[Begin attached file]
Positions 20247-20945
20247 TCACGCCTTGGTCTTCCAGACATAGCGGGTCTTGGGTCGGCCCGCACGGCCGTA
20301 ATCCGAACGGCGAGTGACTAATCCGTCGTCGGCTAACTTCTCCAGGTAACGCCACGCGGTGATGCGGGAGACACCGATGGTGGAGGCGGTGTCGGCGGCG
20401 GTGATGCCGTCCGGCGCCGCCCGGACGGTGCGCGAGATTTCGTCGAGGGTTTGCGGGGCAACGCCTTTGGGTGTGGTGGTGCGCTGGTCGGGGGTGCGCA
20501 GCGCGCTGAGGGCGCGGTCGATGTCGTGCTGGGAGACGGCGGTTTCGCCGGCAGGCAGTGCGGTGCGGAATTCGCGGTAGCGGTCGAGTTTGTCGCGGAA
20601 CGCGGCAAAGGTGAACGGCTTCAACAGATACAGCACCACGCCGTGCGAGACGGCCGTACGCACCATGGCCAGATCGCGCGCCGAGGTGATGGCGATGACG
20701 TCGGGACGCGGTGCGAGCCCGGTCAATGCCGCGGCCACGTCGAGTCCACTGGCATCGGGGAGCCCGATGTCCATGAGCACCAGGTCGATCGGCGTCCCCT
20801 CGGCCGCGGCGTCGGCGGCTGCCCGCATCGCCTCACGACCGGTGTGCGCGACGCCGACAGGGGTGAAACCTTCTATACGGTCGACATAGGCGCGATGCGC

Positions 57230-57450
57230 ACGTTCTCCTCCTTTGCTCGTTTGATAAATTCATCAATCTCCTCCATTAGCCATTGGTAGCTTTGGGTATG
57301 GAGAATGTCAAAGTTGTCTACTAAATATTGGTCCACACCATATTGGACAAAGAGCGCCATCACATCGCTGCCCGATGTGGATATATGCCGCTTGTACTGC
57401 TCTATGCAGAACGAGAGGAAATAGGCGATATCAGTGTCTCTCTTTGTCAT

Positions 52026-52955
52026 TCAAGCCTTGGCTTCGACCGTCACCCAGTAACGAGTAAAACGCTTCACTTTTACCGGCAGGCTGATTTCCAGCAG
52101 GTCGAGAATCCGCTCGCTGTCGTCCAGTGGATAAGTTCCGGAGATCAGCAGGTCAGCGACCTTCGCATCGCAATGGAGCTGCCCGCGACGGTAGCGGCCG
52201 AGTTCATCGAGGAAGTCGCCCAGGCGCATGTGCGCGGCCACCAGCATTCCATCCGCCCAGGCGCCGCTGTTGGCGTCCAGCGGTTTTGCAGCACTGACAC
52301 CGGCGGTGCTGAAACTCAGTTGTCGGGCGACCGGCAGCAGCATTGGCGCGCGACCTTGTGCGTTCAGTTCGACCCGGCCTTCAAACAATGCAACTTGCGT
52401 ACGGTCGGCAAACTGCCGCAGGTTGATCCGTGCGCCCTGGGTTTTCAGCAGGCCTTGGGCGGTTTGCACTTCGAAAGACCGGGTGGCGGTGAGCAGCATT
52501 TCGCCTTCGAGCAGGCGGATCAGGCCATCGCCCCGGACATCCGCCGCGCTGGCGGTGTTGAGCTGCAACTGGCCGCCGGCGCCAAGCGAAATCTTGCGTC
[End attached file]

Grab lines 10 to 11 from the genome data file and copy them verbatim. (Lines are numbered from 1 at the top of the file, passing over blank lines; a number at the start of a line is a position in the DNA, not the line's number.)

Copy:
57230 ACGTTCTCCTCCTTTGCTCGTTTGATAAATTCATCAATCTCCTCCATTAGCCATTGGTAGCTTTGGGTATG
57301 GAGAATGTCAAAGTTGTCTACTAAATATTGGTCCACACCATATTGGACAAAGAGCGCCATCACATCGCTGCCCGATGTGGATATATGCCGCTTGTACTGC